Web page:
OECD annual inflation rate eases slightly to 2.8% in January

March 7, 2012 9:04 am 

PARIS, March 7 — Consumer prices in the area of the Organization for Economic Cooperation and Development (OECD) rose by 2.8 percent in the year to January 2012, compared with 2.9 percent in the year to December 2011, the Paris-based organization said Tuesday.

"This slight easing in the annual rate of inflation mainly reflected the slower growth in energy prices, which increased by 7.4 percent in the year to January, down from 8.1 percent in the year to December," the OECD said in its monthly report.

In addition, food prices rose by 4.3 percent in the year to January, down from 4.5 percent in the year to December. Excluding food and energy, the annual inflation rate for the 34-member bloc rose by 1.9 percent in January, down from 2.0 percent in the year to December.

According to the OECD report, most of the Group of Seven (G7) industrialized countries saw decelerated inflation in January, such as Britain, in which for the fifth consecutive month, the inflation rate stands at 3.6 percent in January, down sharply from 4.2 percent in December, 2011.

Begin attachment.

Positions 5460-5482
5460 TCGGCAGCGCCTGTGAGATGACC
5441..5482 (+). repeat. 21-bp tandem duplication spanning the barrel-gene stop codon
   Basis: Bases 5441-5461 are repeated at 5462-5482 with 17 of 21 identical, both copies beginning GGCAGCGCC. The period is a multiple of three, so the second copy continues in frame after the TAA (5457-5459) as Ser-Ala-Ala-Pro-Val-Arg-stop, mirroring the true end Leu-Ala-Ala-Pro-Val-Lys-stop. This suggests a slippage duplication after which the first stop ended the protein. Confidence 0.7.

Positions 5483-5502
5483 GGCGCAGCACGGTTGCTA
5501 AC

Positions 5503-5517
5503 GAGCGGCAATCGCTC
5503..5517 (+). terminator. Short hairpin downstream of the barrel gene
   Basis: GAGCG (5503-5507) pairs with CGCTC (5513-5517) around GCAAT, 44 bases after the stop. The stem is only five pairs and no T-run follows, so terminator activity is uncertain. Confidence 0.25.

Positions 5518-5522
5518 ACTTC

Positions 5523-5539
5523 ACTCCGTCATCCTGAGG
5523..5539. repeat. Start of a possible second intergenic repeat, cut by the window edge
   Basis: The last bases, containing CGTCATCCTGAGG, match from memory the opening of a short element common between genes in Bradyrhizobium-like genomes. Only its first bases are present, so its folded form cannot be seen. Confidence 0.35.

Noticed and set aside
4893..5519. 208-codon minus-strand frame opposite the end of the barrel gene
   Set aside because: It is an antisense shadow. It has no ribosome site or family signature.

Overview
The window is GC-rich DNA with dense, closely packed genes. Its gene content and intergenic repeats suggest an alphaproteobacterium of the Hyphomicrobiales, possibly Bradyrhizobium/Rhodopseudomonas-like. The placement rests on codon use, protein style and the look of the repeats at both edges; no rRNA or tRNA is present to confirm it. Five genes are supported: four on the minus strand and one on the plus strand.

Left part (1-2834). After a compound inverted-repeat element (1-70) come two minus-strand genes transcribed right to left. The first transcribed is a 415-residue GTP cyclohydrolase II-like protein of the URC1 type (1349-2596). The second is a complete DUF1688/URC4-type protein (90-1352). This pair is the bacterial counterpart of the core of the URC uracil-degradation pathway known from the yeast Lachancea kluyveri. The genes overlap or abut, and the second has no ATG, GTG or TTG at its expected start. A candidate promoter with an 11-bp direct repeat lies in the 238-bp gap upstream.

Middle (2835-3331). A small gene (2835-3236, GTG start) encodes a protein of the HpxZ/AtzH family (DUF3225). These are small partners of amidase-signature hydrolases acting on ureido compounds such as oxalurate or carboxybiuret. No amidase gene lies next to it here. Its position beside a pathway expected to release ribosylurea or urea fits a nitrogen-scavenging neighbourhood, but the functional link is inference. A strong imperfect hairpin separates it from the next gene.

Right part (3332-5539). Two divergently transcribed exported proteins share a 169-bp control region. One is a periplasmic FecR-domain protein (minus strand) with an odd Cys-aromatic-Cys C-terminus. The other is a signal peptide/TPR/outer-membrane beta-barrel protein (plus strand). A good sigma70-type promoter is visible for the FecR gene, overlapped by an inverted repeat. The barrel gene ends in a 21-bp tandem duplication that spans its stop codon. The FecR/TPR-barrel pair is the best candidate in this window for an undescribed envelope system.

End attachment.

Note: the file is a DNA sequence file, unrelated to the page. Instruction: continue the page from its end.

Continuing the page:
Annual inflation also slowed in France (2.3 percent), Italy (3.2 percent) and the United States (2.9 percent).

However, annual inflation remained at 2.1 percent in Germany but picked up in Canada to 2.5 percent up from 2.3 percent in December and Japan (up by 0.1 percent).

The OECD report said eurozone annual inflation (as measured by the HICP) slowed slightly to 2.6 percent in the year to January, compared with 2.7 percent in December.

On month-on-month basis, consumer prices in the OECD area rose by 0.2 percent in January. They rose by 0.4 percent in Canada and in the United States, 0.3 percent in Italy and 0.2 percent in Japan, but decreased by 0.5 percent in Britain and by 0.4 percent in France and Germany. (PNA/Xinhua)



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